How he came to define what this agency is, was brutally cut short. However it’s clear from his work on morphogenesis (which Turing began at the same time as his theoretical forays into machinic thought) that some preliminary form of complexity theory was the way forward. It certainly undermines the positivist wing of artificial intelligence research which invests in some predictable form of knowledge where machinic intelligence can only be ‘known in advance’ when it passes for sentience. Do real world formal language systems already contain the type of surprising ambivalence which Turing noticed? Furthermore, do machines experience this level of ambivalence between each other themselves? This is a question which the transparency of analytic rigour and scientific provability would remove for being undisciplined. Turing’s own words suggest otherwise.
In a subsequent lecture broadcast on BBC Radio in May 1951 called “Can Digital Computers Think?”, Turing elaborates on this further using some exquisite metaphors and analogies;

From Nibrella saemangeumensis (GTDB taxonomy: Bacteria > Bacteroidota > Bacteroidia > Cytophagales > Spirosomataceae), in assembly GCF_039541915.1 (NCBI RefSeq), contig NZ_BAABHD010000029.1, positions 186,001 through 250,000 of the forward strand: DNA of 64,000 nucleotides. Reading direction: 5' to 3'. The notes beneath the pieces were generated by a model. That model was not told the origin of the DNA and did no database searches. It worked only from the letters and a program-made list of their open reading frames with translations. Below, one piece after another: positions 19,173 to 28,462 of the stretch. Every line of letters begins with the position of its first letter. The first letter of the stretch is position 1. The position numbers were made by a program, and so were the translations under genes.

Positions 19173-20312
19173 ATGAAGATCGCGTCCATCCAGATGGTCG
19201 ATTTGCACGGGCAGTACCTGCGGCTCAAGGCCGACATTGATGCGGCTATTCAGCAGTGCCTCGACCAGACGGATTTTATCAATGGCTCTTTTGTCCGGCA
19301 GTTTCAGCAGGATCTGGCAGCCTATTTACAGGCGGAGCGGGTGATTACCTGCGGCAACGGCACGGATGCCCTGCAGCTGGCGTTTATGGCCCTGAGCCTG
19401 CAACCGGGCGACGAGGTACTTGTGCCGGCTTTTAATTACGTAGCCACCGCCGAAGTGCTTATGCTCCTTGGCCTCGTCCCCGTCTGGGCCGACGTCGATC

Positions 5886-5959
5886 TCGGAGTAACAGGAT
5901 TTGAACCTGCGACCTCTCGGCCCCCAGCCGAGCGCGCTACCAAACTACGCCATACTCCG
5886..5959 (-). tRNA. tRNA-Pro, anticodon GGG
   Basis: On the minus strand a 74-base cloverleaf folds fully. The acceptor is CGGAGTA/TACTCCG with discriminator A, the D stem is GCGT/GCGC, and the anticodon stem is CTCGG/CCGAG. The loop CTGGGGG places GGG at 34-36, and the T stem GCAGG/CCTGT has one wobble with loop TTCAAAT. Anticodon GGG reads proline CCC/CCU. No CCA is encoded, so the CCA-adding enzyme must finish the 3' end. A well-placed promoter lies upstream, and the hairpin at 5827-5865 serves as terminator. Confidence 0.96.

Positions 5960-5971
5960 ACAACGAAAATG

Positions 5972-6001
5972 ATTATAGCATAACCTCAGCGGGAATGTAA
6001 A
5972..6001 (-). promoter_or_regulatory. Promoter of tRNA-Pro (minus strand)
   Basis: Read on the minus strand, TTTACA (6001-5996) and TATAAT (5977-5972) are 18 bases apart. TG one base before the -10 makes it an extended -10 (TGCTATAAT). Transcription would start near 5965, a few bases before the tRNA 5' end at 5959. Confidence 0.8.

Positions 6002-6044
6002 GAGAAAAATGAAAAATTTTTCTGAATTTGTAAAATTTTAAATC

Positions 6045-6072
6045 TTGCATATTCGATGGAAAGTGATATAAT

“It is not difficult to design machines whose behaviour appears quite random to anyone who does not know the details of their construction. Naturally enough the inclusion of this random element, whichever technique is used, does not solve our main problem, how to programme a machine to imitate a brain, or as we might say more briefly, if less accurately, to think. But it gives us some indication of what the process will be like. We must not always expect to know what the computer is going to do. We should be pleased when the machine surprises us, in rather the same way as one is pleased when a pupil does something which he had not been explicitly taught to do.”
We have here, in the pangs of its birth, a self-confessed weird quality to the construction of computing in its preliminary stages. It’s this otherness, notably absurd quality to the agency of computing which the humanities (and especially the digital arts) could re-appropriate for it’s own unpredictable ends.
And to some extent this hardly exists as new territory for practising artists who began working with early structural computing systems from the late 1960s - the surprising reality of deterministic rules. I’m sure many artists and programmers, especially those who constantly negotiate their way through complex compilers, stack libraries, code, bugs, glitches and information loss, testify to the same surprises that Turing experienced. For it was Turing who originally suggested that writing and mechanism were almost synonymous.